• Spotlight-Stealing Squad: Benny had four episodes dedicated solely to him, and there were several more episodes where something he did got the ball rolling. Not to mention that in Top Cat and the Beverly Hills Cats, he got the spotlight again.
  • Stray Animal Story: The main characters are a gang of Funny Animal stray cats.
  • Sympathetic Inspector Antagonist: Officer Dibble, who's generally pretty good at his job, friendly with the people on his beat, and has more than once arrested some genuinely dangerous crooks single-handed and under gunfire. He just can't get the better of Top Cat... most of the time. He also has a soft spot a mile wide for T.C. and tends to get along with him just fine if he's behaving himself. At his most officious, Dibble only wants to book him on legitimate charges to win the battle of wits.
  • Talking Animal: The main cast, a gang of cats who speak perfect English.
  • The Thing That Would Not Leave: "The Long Hot Winter" in a nutshell. With the city covered in snow, the gang needs a warm place to stay for the winter. With Dibble's wife out of town, Top Cat gets the idea to crash at his place by exploiting an obscure law and Dibble's need to look good to his boss. Despite Dibble's best efforts to get out of this, T.C. and the gang spend four months living in his apartment.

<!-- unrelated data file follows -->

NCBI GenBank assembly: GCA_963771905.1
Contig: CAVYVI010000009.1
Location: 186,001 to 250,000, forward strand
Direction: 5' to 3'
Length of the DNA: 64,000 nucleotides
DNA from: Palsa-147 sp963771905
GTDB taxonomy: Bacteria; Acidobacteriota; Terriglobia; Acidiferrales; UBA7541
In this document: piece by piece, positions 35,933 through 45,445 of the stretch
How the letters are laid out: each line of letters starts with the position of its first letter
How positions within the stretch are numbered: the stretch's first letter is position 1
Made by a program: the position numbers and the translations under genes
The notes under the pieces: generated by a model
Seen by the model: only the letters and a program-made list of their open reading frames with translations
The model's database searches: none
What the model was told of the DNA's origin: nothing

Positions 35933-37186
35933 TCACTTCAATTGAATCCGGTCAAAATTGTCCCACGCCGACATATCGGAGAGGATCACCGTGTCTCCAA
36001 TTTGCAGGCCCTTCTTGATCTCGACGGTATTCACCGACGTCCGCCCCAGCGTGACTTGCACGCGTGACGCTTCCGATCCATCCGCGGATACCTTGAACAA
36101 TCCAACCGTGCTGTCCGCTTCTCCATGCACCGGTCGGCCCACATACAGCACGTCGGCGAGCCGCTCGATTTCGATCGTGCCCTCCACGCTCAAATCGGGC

• Thinly-Veiled Dub Country Change: The Brazilian dub changes the original New York City setting to Brazil's federal capital of Brasília.
  • Title Scream: As the intro goes:
    "Yes, he's the chief, he's a king, but above everything, he's the most tip top... Top Cat! TOP CAT!"
  • Title Theme Tune: "Top Cat, the most effectual Top Cat".
  • True Art Is Incomprehensible: T.C. exploits this as one of his get-rick-quick schemes. He sees a modern-art painting hailed as a masterpiece, so he ties a paintbrush to a turtle's tail, lets the turtle wander over a sheet, and passes the result off as the work of a great artist.
  • True Companions: T.C. and the gang, who've always got one another's backs and refuse to abandon one another.
  • Unexplained Accent: The Mexican dub became famous due to the use of different Mexican accents for each of the cats. Probably one of the reasons behind its broad popularity in Latin America.
  • Villain Protagonist: T.C. is only this in the loosest sense of the term. He runs a street gang of cats and constantly schemes to get rich, but he rarely does anything evil.